Very little is known about Camposaurus. The only parts that have been found and definitively referred to this dinosaur, recovered from the Late Triassic rock of Arizona, are a few parts of the dinosaur’s lower limb bones. (The original description mentioned bones from other individuals, but it is unclear whether these really belong to Camposaurus.) Still, the anatomy of these parts identified the dinosaur as a neotheropod dinosaur, and its geologic context made it potentially the oldest known representative of the huge, diverse group of dinosaurs which contained genera such as Ceratosaurus, Allosaurus, Tyrannosaurus, Spinosaurus and many, many more. The Camposaurus fossils, as a consequence, could be important for calibrating the early evolutionary history of theropod dinosaurs.
Naturally, the fact that so little is known about Camposaurus has made it a controversial dinosaur. Paleontologists have been trying to figure out where it fits in the theropod family tree—and whether the dinosaur even deserves a distinct name—for over a decade. The known bones are so hard to properly diagnose that they seem more likely to confuse than enlighten. Now paleontologists Martin Ezcurra and Stephen Brusatte have published a reexamination of the paltry Camposaurus bones, and they affirm that the dinosaur will remain important to questions about the early days of theropod dinosaurs.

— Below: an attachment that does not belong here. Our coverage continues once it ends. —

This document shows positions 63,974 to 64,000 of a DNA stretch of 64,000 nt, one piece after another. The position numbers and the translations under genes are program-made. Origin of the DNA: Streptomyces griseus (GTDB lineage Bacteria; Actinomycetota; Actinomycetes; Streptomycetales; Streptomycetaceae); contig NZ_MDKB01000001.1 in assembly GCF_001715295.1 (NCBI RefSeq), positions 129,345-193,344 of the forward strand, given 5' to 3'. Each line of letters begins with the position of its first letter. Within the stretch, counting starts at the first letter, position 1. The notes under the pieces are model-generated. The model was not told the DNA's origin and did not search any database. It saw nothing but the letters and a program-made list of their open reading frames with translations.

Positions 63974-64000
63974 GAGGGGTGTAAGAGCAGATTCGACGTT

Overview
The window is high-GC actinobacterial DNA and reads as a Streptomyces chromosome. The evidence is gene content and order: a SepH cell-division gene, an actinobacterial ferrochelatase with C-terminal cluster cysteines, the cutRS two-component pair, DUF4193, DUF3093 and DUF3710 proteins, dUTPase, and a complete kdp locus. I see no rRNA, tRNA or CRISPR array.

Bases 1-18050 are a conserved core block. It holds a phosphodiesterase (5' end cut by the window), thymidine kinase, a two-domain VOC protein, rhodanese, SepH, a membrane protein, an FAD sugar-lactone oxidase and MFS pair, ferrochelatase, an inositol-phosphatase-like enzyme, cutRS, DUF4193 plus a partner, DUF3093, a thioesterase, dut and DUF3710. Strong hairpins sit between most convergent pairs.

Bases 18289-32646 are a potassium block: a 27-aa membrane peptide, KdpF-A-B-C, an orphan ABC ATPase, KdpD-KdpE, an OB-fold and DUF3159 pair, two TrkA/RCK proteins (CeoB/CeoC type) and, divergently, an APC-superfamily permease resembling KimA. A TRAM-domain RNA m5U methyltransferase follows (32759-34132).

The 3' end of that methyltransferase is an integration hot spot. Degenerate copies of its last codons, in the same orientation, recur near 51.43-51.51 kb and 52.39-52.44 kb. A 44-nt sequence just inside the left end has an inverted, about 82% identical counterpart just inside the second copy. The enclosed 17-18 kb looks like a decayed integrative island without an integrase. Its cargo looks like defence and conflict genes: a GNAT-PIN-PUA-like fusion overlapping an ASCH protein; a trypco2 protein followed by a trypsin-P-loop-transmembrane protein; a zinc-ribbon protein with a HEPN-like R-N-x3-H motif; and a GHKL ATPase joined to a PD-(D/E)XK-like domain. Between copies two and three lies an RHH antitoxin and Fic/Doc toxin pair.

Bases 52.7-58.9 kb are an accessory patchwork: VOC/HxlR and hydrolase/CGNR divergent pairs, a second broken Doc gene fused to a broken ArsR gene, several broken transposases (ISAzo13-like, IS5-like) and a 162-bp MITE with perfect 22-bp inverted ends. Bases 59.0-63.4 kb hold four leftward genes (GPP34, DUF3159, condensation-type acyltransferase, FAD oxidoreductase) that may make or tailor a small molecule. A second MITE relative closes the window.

According to Ezcurra and Brusatte, there are two subtle features which set Camposaurus apart from other early theropods, such as the well-known Coelophysis. The first is a distinctive ridge on one of the lower leg bones—the tibia—where it articulates with the fibula, and the second is the absence of a knob of bone on part of the ankle. Such subtle differences can make all the difference between whether a dinosaur genus or species is kept as distinct, ends up being lumped into another taxon, or remains a problematic mystery.
Ezcurra and Brusatte also attempted to figure out where Camposaurus fit among other theropod dinosaurs. As had been previously suspected, the dinosaur turned out to be most closely related to Coelophysis—so close, in fact, that Camposaurus might turn out to be a species of Coelophysis itself. Additional fossils will be needed to be sure, and, at Chinleana, paleontologist Bill Parker brings up an important point about the significance of the specimen in terms of its age.
Camposaurus has been thought to be the oldest known neotheropod dinosaur based upon the geologic details of the place it was found, known as the Placerias quarry. This site was thought to correspond to a certain part of Triassic rock called the Mesa Redondo Member of the Chinle Formation, but Parker reports that he has found this to be in error. The quarry is actually in slightly younger rock than has been proposed, meaning that Camposaurus is not as old as had been assumed. It’s still a very old theropod, but how old it really is and its relationship to other theropods remains tentative.
The takeaway from all these paleontological jots and tittles is that our knowledge of early dinosaurs is still in a state of flux. Determining the identities, relationships and ages of Triassic dinosaurs is an ongoing task, and our understanding will continue to change as new fossils are found. At the moment, the Camposaurus fossils play an important role in providing some of the only context we have for the early evolution of the neotheropod dinosaurs, and hopefully paleontologists will soon find the fossil clues that will allow us to understand how this great lineage got its start.
EZCURRA, M., & BRUSATTE, S. (2011). Taxonomic and phylogenetic reassessment of the early neotheropod dinosaur Camposaurus arizonensis from the Late Triassic of North America Palaeontology, 54 (4), 763-772 DOI: 10.1111/j.1475-4983.2011.01069.x
October 8, 2010